• If supervised weekends do not result in expected weight regain in 2 weeks, Mary will return home until weight is regained.
  • If Mary fails to comply with any of this agreement, she will need to withdraw and either enter residential treatment or seek employment.

We will review this contract at the beginning of each academic semester and revise it as needed to help Mary maintain healthy eating habits.

Signed:______________________                Date:_______________

 

Signed:______________________                Date: _______________

 

 

Witness: ­­­­­­­­­­­­_______________________           Date:­­­­­­­­­­­­­­_______________

Categories
College Mental Health Eating Disorders Uncategorized

College, COVID, and Eating Disorders: What You Need to Know

Photo by engin akyurt on Unsplash

As I’ve talked about in depth here, the transition to college away from home is challenging for most young adults. It is especially fraught for young adults with eating disorders. In that article I provided a College Readiness Checklist for students who are either considering their first move away from home after a history of an eating disorder or returning to college after being diagnosed with an eating disorder. I have learned the hard way. I’ve witnessed the heartbreaking reality of what can happen to students who go away before they’re ready. I may seem stringent, but we’re talking about one of the most deadly mental illnesses and this is your child’s life and future.

I was recently asked whether the same standards should apply in the current climate. I replied that I thought the standards should actually be more stringent given the pandemic. This has been on my mind all summer; now, I am prepared to sound the alarm.

Students with eating disorders of all types—anorexia nervosa, bulimia nervosa, binge eating disorder, and avoidant restrictive food intake disorder (ARFID)—often have a narrow range of foods they are comfortable eating. They often struggle with flexibility.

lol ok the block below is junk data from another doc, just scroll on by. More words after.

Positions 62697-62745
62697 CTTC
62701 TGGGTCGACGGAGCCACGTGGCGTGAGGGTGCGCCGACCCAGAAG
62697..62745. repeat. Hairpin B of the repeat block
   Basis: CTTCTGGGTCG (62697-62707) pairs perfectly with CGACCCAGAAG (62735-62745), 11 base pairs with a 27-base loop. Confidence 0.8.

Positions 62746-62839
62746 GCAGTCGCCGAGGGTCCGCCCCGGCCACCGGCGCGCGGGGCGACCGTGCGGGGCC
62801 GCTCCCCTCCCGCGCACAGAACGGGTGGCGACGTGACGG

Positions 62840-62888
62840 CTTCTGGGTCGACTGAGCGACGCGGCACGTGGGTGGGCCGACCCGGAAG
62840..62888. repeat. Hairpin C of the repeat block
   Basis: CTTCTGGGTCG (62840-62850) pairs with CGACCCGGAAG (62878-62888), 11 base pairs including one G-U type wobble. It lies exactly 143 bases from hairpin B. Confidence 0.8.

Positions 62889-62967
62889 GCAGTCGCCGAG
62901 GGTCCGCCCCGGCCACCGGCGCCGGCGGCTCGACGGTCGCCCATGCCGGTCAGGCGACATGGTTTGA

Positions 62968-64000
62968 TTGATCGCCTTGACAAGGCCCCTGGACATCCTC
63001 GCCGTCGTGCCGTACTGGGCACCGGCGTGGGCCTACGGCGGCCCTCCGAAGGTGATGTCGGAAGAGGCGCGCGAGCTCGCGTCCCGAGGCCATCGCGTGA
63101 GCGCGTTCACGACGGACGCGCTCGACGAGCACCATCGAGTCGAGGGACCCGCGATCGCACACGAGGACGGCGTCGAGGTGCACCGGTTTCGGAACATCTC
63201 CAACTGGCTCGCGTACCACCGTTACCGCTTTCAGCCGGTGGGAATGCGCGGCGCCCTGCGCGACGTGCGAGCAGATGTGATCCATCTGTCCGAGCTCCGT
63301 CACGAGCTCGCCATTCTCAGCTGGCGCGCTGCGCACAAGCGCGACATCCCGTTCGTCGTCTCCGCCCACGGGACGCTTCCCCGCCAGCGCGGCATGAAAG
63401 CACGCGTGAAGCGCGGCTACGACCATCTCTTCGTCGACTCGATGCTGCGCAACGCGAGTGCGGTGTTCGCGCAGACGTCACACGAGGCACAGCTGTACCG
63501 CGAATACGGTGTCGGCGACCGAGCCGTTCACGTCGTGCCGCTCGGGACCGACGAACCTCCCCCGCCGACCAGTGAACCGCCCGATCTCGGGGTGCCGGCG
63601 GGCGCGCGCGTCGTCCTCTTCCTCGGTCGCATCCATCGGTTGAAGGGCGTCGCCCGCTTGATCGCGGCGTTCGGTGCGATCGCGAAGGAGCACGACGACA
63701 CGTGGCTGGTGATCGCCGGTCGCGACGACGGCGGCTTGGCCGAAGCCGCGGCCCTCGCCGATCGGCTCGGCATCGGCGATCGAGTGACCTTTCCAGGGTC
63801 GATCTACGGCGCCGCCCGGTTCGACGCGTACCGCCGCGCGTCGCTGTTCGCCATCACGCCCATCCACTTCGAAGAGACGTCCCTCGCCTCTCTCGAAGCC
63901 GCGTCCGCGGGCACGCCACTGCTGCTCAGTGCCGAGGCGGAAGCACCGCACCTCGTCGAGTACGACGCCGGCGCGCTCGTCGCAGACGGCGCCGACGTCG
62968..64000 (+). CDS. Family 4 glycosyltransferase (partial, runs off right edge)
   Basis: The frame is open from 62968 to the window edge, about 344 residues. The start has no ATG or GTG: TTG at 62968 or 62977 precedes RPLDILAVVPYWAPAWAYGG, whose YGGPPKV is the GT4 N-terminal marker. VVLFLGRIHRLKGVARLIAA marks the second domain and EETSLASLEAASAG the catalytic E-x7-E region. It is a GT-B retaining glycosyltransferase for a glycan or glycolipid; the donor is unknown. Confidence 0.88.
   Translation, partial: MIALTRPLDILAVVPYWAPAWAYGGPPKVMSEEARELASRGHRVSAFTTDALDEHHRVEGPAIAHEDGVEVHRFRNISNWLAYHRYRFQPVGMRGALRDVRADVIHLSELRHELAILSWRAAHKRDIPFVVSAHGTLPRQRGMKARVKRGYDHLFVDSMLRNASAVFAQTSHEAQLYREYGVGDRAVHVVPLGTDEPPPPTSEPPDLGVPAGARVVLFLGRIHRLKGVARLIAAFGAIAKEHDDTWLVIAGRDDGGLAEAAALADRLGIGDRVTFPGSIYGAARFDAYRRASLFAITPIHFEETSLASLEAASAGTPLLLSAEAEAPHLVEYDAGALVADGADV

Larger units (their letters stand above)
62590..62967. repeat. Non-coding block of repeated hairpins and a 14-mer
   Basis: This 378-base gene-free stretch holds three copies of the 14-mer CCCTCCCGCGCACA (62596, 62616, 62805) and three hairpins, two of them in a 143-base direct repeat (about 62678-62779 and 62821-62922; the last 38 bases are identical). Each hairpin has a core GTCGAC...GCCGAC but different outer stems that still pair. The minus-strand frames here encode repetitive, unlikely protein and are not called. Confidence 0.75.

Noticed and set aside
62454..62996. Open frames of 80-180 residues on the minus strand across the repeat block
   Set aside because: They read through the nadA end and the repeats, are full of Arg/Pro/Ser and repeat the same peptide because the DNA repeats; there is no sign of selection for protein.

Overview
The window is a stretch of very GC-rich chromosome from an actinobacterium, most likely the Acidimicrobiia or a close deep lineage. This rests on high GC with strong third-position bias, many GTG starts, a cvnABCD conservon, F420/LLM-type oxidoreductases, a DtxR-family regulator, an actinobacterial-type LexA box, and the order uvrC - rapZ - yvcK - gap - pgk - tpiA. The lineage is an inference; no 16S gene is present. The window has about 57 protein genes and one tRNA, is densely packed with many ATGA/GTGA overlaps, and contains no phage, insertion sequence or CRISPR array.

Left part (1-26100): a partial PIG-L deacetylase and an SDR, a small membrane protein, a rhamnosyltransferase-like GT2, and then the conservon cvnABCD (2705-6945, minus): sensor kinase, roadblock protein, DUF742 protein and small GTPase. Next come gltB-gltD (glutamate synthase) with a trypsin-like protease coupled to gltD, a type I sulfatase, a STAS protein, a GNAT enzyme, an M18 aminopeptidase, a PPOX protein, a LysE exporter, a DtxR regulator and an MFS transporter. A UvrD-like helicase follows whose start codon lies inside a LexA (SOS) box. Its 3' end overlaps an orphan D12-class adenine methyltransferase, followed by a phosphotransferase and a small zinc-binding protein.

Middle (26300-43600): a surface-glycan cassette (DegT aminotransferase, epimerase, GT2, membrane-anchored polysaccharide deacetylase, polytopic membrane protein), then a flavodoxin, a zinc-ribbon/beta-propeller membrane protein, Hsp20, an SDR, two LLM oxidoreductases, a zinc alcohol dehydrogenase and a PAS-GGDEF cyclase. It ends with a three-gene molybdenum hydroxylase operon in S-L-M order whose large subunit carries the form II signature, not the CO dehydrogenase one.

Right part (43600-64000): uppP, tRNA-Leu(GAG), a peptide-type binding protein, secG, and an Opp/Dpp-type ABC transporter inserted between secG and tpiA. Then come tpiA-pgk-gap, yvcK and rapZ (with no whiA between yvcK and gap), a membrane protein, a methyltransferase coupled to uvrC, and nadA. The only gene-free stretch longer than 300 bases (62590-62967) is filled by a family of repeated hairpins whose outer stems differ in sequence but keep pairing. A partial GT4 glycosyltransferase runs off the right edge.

The pandemic has thrown a wrench—really, a whole toolbox—into the college experience. Among the changes this fall is that most dining halls have pivoted to prepackaged meals. This will be an added challenge for students with eating disorders. Students have already reported that the results are long lines as they wait for food, far fewer food choices, no option to portion their meals themselves, and no option to mix and match. These prepackaged meals may be insufficient in nutrients or energy, especially for students in recovery who have high energy needs.

Add to this the experience of students who are quarantining either due to outbreak or exposure, or as required by the college upon return to campus as a preventative measure.  Most are in dorm rooms without access to a kitchen. Social media has exploded with unfortunate food stories:

These stories are garnering attention, people find it laughable, and the colleges are receiving criticism, but I can only think about how the students with eating disorders are impacted.

Eating disorder recovery requires eating at regular intervals and meals sufficient to maintain recovery. Even a small negative energy balance can increase the risk for relapse in individuals with anorexia nervosa or increase the risk of binge eating for those with bulimia nervosa or binge eating disorder.